In addition, to complete the build out of IP networks to rural America will require massive investment by broadband network operators. AT&T, for instance, in late 2012 announced a program to spend $66 billion over three years to make the IP transition a reality. Other network operators are also investing, but more is needed. Only with sustained levels of investment can we be sure that these technological changes will reach rural America with faster and more capable broadband services, including the advanced high speed IP broadband services that are now being introduced in major cities.

[imgcontainer left][img:creditcard.jpg][source]Casey Page/Billings Gazette[/source]Photographer Lauren Chase uses a smartphone to accept credit card payment for her book, which she was selling at the Montana Stockgrower’s Association annual convention in December 2012 in Billings.[/imgcontainer]

The benefits of broadband to our country are great and the stakes are too high to get this wrong. A recent FCC filing supporting the IP transition described some of these benefits: “The rapid build out of next-generation IP-enabled networks can deliver new job opportunities, connect rural citizens to distant medical specialists and facilities, and allow young students to take advantage of distance-learning, providing them with the same high-quality courses available to their urban peers.” By bridging the distance gap that has sometimes held back rural America, advanced IP-enabled broadband services will keep more people in rural America and attract businesses that want to relocate, bringing much needed jobs to rural areas. Distance learning opportunities and mobile health applications that connect rural America to great opportunities for health and education will become routine. Mobile health applications, in particular, will both improve health outcomes and reduce national health care costs as much as $197 billion over the next 25 years.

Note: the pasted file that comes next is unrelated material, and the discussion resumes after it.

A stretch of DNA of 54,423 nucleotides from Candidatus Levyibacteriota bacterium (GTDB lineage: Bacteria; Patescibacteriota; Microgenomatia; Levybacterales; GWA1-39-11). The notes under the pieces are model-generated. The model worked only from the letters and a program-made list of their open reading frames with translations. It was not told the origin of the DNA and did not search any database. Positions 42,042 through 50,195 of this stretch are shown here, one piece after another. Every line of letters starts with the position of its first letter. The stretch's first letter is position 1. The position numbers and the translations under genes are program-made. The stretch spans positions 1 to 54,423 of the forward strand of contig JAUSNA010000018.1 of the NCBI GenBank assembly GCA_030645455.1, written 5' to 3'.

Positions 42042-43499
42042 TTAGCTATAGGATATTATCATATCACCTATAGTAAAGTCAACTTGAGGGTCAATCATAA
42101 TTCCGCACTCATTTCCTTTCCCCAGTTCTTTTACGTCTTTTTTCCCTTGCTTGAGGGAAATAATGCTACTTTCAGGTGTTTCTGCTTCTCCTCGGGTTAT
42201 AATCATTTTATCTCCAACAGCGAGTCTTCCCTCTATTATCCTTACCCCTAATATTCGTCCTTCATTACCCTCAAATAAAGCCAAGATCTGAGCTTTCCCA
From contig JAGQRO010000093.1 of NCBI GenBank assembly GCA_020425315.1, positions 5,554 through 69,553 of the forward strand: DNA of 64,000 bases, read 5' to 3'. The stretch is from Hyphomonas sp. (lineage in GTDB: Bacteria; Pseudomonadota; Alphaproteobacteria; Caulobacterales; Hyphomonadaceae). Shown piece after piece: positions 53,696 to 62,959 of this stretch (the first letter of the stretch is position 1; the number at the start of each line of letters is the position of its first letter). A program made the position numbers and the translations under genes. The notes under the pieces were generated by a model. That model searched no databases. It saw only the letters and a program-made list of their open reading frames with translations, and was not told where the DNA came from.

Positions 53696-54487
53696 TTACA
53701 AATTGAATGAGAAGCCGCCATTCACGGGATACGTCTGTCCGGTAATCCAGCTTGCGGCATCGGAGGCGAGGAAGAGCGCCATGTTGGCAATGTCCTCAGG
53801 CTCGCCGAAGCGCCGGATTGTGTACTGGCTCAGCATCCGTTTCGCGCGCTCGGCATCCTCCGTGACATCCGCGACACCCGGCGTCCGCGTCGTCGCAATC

A significant number of farmers and ranchers are taking advantage of the many broadband-enabled applications that help manage their agriculture operations, property and livestock more efficiently and find new markets for their products.  In 2011, more than 62% of all U.S. farms and ranches and 82% of larger farms and ranches were connected to the Internet. It’s time to finish the job.  The IP transition will bring advanced broadband services to rural America and like the railroads and highways open a new pathway for economic growth for everyone.

USCA encourages policy makers to provide the right incentives to communications providers to push these high speed IP networks deeper into rural America. The right policies and additional private sector investment will provide rural Americans with greater access to high speed broadband. Even as technologies continue to evolve, the goal of bringing equality to rural America should remain constant. 

Jess Peterson is a fifth generation rancher. He and his wife, Laura, manage a cow-calf operation near Miles City, Montana. Peterson serves as the Executive Vice President for the US Cattlemen’s Association.